What I’m Reading – July 18, 2012. Here’s a list of a few things I’m skimming and looking at.

  • Why Tech Is Driving More Urban Renewal – by Mark Suster. The shifting trend sees startups–and tech companies, entrepreneurs, colleagues, and VC’s–pushing to locate back into areas of social density where people want to be. From Twitter’s move back to SF to trends across other US cities, will urban migration patterns continue? One VC weighs in.
  • Creativity: “Want to be more creative? Pick a problem you care about and get to work.” Scott Berkun.
  • More Startup Talent Needed in STEM fields:  How American Can Get More Startup Talent – from June 2012. It turns out we still need more people in Science, Technology, Engineering and Mathematics (STEM) jobs, and we’ll have a shortage in 2018, to the tune of about 250,000 people:

“This scarcity of talent has received a lot of attention in connection with high-flying Silicon Valley companies: Google threw around $100 and $50 million offers to keep their top talent from fleeing to Twitter, and some companies pay tens of thousands to recruiters for even junior talent. Startups feel the same pressure: TechCrunch describes a “war for talent” among young firms, and anyone who has chatted with the CEO of a fast-growing tech company knows how much time they devote to identifying and wooing top technical talent.”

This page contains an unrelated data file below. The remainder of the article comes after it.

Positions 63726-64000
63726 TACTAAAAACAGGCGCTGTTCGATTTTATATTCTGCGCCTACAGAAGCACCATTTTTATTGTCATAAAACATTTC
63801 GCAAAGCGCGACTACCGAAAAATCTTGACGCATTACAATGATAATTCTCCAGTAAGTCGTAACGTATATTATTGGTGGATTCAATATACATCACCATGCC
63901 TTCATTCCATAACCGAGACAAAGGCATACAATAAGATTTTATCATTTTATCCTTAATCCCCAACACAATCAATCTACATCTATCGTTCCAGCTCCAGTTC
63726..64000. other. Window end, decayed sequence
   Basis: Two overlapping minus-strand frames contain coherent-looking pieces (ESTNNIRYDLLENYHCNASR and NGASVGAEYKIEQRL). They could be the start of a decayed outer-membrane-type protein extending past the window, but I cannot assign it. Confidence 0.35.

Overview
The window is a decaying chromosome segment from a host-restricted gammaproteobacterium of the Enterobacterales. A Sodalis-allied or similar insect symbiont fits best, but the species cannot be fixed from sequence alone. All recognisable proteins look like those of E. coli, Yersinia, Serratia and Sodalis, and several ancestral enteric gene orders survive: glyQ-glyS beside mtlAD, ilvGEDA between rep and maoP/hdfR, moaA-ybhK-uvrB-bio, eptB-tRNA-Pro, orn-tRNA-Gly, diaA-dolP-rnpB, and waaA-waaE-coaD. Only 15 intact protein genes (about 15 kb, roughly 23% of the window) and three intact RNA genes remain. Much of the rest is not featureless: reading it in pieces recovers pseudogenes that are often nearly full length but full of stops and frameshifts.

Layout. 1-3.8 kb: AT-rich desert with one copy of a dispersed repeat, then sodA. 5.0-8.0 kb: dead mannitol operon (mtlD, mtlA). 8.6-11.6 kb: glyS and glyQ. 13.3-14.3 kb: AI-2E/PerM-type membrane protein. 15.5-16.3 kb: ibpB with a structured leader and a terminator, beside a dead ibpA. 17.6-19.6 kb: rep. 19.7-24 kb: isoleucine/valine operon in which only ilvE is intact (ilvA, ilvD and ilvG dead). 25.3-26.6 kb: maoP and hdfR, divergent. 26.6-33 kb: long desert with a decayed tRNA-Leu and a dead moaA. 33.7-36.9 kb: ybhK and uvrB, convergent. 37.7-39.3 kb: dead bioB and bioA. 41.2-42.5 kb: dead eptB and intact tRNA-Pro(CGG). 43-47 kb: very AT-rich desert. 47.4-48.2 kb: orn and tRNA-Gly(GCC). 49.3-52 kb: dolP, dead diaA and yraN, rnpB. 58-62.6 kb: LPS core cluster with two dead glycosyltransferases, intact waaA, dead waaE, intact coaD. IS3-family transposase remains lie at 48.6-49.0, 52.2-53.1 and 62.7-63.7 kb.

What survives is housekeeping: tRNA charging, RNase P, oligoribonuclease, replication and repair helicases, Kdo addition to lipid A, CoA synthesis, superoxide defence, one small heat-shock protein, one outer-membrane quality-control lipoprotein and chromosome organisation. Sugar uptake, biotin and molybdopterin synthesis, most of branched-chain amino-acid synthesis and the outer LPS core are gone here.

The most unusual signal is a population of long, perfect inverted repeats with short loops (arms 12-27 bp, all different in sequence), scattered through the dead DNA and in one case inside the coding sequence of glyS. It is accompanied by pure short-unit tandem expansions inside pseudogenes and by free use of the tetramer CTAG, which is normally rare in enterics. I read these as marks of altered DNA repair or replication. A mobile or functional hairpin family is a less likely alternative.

• Marissa Mayer was named CEO of Yahoo, which caused a flurry of attention, again, to the idea of women being at the top and the disparity between men and women in leadership; shortly after her appointment, she revealed she’s also having a baby boy this Fall. What do you think?
  • What about making friends when you’re older? The New York Times talks about the decline in making new friends post-college, post-summer camp, as a straggling adult. Is this true for you? I think it has to do with the sedentary nature of singular jobs and the lack of intermingling, and “networking” is today’s smarmy way of trying to figure out how to connect to other people. My opinion? It’s not just about getting people into the same room or location. We have to figure out ways to let people build trust through shared experiences—not necessarily easy ones, either—and things that change up the context or environment we’re in. Remember summer camp? Where’s summer camp for adults? (Don’t worry – I’m working on it).

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